Some evidence has shown that breastfeeding plays a role fat distribution after pregnancy, and longer, more frequent lactation periods have shown to help women lose some of the excess pregnancy fat stores. However, this must be interpreted carefully, since breastfeeding is also associated with other factors such as higher education and socioeconomic status, both of which predict a healthier weight. Potential weight loss aside, breastfeeding has numerous other benefits for mother and child, and should not be viewed as a method of losing pregnancy weight.
Exercise after pregnancy has been shown to reduce depression, increase self-esteem and minimize the risk of chronic disease. Regardless of whether a woman is breastfeeding or not, it is important for women to gradually lose the weight gained during pregnancy, unless they were underweight before pregnancy.
A common question for active women after having a baby is, “How soon can I start exercising?” More often than not, this is motivated by a desire to lose the baby weight quickly. Women should be aware that in most studies, exercise in the postpartum period does not result in weight loss unless combined with a calorie-restricted diet. Therefore, exercise after pregnancy should be focused on the myriad health benefits of exercise on physical function, chronic disease prevention and overall quality of life, and less on weight loss.
Getting back to your pre-baby workouts—or a new routine altogether—could take some time, and that’s OK. The standard recommendation for returning to exercise after a C-section is six weeks, so that you can rest and recover properly. However, if you had an uncomplicated vaginal delivery and were exercising during pregnancy, it may be safe to resume light exercise as soon as you feel ready. Be sure to talk to your doctor to make sure you are clear for returning to exercise, just as you did when you started exercising during pregnancy.
Whatever activity you return to, begin with less time, lighter weight, and an overall lower intensity, and follow the 10 percent rule. Only increase one component of the FIT principle—Frequency, Intensity, Time—by 10 percent per week. This is true when you are a newbie to fitness, or recovering from an injury, and it is true when recovering from birth. There are some gentle and restorative exercises that can and should be done immediately postpartum to help optimize your body’s healing. These exercises can help you feel more comfortable in your body, and allow your body to truly heal itself from the inside out, so you can get back to the gym and back into your routine in a strong, safe manner.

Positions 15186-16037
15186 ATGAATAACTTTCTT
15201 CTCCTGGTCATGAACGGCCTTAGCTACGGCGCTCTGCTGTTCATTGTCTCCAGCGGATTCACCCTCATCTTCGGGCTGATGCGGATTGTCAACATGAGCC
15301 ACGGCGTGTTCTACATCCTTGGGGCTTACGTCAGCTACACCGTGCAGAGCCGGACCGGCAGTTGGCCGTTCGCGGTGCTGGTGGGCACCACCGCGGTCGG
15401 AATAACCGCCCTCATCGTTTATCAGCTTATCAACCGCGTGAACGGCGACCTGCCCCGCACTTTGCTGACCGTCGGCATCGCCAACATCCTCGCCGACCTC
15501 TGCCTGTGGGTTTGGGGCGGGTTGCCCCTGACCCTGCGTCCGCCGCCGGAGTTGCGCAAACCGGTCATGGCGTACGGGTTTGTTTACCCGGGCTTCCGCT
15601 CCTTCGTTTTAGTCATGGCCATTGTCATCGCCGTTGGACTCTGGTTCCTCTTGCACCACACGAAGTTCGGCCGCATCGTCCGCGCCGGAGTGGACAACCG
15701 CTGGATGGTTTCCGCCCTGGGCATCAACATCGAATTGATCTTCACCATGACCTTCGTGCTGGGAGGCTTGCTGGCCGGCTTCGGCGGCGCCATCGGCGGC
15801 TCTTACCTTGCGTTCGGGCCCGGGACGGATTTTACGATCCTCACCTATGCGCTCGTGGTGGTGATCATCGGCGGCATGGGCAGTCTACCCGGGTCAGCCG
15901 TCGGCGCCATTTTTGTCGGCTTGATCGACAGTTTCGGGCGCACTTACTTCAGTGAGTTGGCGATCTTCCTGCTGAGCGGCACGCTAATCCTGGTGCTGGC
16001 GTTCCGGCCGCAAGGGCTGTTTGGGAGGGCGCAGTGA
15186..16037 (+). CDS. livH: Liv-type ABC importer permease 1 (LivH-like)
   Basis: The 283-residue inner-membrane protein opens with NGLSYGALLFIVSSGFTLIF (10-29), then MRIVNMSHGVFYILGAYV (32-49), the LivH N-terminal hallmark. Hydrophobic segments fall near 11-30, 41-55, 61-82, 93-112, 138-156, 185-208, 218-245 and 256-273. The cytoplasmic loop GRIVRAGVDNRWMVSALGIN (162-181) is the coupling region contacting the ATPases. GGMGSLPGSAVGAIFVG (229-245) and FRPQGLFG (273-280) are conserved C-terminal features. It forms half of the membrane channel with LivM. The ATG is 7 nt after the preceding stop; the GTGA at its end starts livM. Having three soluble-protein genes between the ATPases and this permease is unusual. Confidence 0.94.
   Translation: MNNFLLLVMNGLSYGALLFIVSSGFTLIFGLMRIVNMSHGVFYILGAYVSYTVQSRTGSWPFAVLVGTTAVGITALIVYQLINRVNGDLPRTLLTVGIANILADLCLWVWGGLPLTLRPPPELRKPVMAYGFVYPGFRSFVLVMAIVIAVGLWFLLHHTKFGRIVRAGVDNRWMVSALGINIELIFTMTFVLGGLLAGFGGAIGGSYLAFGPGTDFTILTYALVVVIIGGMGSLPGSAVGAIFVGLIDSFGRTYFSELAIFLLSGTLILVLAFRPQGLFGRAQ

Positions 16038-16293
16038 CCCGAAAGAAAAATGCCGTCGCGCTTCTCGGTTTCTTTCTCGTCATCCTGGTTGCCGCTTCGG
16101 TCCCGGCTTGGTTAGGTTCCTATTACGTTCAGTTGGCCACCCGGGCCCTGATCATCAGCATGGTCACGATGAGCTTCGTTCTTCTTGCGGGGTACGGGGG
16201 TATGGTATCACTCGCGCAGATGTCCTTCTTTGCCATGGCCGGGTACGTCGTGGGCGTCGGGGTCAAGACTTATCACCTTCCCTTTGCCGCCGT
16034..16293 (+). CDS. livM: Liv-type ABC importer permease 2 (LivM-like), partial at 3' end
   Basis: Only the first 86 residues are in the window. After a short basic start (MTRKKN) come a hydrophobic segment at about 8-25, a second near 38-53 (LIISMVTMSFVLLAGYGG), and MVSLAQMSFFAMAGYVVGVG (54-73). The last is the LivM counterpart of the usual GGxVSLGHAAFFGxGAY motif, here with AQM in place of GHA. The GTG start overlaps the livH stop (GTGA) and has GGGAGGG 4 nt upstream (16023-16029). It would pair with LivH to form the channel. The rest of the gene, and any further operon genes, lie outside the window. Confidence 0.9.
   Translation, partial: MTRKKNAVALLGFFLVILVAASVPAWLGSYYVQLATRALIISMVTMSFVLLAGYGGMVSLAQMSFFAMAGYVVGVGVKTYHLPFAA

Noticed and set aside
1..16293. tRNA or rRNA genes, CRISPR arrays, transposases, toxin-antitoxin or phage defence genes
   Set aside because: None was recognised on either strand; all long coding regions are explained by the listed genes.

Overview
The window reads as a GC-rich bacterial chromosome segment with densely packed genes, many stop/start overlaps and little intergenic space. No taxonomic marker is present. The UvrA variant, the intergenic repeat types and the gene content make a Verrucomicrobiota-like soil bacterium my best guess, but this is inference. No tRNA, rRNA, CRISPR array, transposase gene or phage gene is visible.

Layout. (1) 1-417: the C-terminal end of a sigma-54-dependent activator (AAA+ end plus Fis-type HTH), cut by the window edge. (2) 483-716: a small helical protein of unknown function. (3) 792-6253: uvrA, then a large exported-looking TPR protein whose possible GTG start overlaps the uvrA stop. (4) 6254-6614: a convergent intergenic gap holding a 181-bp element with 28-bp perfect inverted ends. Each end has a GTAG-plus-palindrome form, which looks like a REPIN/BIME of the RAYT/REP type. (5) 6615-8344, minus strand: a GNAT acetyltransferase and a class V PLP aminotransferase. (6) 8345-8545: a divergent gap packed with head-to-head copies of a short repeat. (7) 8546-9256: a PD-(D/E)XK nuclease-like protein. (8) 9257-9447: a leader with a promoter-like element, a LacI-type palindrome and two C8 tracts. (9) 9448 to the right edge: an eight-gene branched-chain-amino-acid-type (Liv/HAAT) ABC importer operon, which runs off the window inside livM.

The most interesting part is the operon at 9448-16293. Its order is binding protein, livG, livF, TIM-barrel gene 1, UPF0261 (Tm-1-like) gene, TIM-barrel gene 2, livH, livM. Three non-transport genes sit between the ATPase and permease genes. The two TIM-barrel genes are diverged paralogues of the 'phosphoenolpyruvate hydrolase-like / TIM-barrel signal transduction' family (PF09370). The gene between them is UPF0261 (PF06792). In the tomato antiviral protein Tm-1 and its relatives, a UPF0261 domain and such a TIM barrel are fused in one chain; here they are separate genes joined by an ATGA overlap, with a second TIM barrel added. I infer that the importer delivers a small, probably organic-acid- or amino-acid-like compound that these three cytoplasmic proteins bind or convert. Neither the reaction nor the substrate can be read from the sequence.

Girls Gone Strong Advisory Board Member and pre and postnatal expert Jessie Mundell recommends that postpartum mamas follow her 4R Post-Pregnancy Protocol:
These are all important steps to feeling more comfortable in your body and allowing your body to truly heal itself from the inside out. These exercises will also help you get back to the gym in a strong, safe manner in due time.
These exercises include specific breathing exercises that help connect your core and your pelvic floor, and then integrating that breathing into important movement patterns like squatting. The reason we recommend integrating them into your program as soon as you feel ready is because you’re probably already doing these movements (i.e breathing and squatting up and down to pick up things off the floor), so we want you to start doing them in a way that will speed recovery instead of slow it down. Additionally, we encourage you to take extra precaution if you’re returning to exercise after C-section.
The 4Rs—rest, recover, rehab, and retrain—are especially critical if you’ve had a c-section. C-sections, while common, are still major abdominal surgery and should be treated as such. C-section healing is an individual process, with no specific timeline. You have several layers of sutures, and just because your outer incision may be healed around six weeks post C-section does not mean that you’re ready to return to normal activity.
If you had major knee surgery, would you return to normal activity six weeks later once your incision healed with no physical therapy or guidance for working your back back to normal activity? We hope not! Returning to exercise after a C-section is no different. Furthermore, you may still be experiencing residual back pain from pregnancy, and a core weakened from surgery may exacerbate this.
The types of exercise that will be beneficial around six weeks post C-section are, for example, breathing, walking, core restoration, and bodyweight exercises. You will need to take more time before returning to higher intensity, or high-impact activities, such as running, jumping, heavy weight training, or abdominal exercises that put the spine in excessive flexion or extension, such as crunches and leg raises.
While you may feel more eager to get back to exercise after a C-section, recovery from a C-section is the first priority.